Kristine14 March 2006
Well, it wasn't great, but I have to admit that the second Omen was pretty good and in some ways just necessary. Necessary, I mean because this story is of course not finished. Before seeing "The Hills have Eyes" on Friday night, they had trailers, and one was *shudder* a remake to the Omen. Another one, another remake! Oh, well, this just isn't going to stop. So, anyways, I saw The Omen last year and figured I should finish the trilogy. I am curious and frankly, a bit creeped out that the new Omen is being released on 06-06-2006, "666", get it?

The story itself is pretty good actually, now that Damien has been under the care of his aunt and uncle, strange things are happening again. It seems like anyone who is getting to close to finding out the truth about Damien is getting killed in some freak accident. This is a very good sequel that should be given a second chance.

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An enjoyable sequel
Jamie Spraggon19 January 2014
Damien:Omen 2 is a very enjoyable sequel to The Omen in my opinion the first is better but i did enjoy this also. This film was released in 1978 2 years after the first and it tells the story of Damien the Anti-Christ who is now age 12 he is starting to understand his duty in the line of Satan whilst a strange crow eliminates any people who know his real identity and are seen enemies in the eyes of Satan. This film is not the best in the Omen series but it is a very watchable film, it isn't a film that will bore you to death and it isn't a film that will keep you on the end of your seat for 100 minutes but i do recommend it to the people who are interested in these films it is a clever entry in the omen franchise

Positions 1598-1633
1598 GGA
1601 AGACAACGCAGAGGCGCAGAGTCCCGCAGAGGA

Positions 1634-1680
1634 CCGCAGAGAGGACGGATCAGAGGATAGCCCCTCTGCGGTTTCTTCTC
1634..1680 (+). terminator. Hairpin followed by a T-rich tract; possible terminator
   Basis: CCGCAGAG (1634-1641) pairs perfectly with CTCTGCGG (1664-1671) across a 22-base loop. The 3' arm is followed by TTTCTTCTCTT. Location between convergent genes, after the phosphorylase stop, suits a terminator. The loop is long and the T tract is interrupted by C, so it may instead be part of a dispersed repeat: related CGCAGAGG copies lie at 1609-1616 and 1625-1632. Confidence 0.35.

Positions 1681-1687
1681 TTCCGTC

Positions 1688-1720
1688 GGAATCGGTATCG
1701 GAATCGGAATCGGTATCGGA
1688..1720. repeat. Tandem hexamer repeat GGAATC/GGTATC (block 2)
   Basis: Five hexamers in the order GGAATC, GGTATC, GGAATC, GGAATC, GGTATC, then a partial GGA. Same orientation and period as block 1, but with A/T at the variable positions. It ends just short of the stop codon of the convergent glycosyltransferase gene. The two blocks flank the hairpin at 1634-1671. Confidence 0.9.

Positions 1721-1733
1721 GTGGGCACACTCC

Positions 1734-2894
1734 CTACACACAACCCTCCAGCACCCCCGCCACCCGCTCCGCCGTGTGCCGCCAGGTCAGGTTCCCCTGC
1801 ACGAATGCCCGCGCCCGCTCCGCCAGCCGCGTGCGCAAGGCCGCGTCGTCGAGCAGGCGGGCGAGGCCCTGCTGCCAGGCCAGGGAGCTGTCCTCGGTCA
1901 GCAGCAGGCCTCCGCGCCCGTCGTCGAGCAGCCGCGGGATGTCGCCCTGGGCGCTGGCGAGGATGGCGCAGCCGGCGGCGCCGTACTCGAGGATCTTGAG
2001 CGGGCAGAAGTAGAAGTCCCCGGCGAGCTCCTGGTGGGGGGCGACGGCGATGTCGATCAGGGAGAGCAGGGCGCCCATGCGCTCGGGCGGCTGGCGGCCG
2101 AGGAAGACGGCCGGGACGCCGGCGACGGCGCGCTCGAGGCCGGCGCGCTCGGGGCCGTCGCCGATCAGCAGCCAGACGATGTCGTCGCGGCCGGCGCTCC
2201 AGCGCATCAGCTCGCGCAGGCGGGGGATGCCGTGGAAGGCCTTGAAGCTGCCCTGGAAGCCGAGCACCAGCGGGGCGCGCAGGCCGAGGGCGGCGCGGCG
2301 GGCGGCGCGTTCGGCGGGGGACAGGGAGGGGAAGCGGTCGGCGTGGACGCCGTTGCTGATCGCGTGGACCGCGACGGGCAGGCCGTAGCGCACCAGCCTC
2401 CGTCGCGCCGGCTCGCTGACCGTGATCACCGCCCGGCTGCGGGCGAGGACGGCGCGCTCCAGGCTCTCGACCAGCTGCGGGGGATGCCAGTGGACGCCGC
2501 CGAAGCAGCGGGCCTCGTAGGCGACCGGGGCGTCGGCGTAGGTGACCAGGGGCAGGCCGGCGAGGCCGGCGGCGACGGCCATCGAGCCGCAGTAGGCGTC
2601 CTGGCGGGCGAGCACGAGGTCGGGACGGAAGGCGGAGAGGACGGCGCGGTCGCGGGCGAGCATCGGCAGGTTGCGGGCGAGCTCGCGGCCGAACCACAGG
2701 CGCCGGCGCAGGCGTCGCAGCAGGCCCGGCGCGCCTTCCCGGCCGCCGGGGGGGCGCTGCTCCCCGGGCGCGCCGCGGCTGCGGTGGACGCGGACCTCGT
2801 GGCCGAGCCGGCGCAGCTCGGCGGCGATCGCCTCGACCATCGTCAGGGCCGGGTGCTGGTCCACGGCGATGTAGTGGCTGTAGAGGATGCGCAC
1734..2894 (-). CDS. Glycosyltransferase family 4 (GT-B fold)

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Surprisingly Superb Sequel
Mr_Censored14 June 2010
That lovable little rapscallion from "The Omen" has returned to raise more Hell in "Damien: Omen II". No longer a toddler, Damien is closing in on his 13th birthday. While most pre-teens must cope with puberty and the confusion that accompanies it, Damien (portrayed by Jonathan Scott-Taylor) is more pre-occupied with his destiny, which is that of the son of the Satan, The Anti-Christ. He is now living with his Uncle and attends a military academy where he is quick to put his peers in his place and is encouraged by a sketchy teacher (the one and only Lance Henriksen!) who encourages him to read a passage in the Bible that tells him all he needs to know about himself. If only every teenager were given such guidance!

The film faced an uphill battle when its original director, Mike Hodges, was swapped out for Don Taylor, but thankfully, the end results aren't as compromised as one would expect. On the contrary, "Damien: The Omen II" is a rather solid companion piece to the Richard Donner original, with death scenes that are every bit as ground-breaking for their time and still shocking today (all about the crow pecking out the eyeballs) and a great cast that includes William Holden, Lee Grant and Elizabeth Shepard. Scott-Taylor seems born to have played Damien, managing the dynamics of being a sympathetic character turned a bone-chilling menace quite effectively. The film may rush a bit to its ending, which is perhaps its only flaw, but on the whole, it's a worthy follow-up that is almost every bit as mean and memorable as its predecessor.
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Good movie
atinder15 January 2010
Warning: Spoilers
I really liked this sequel and some good gory deaths in this movie.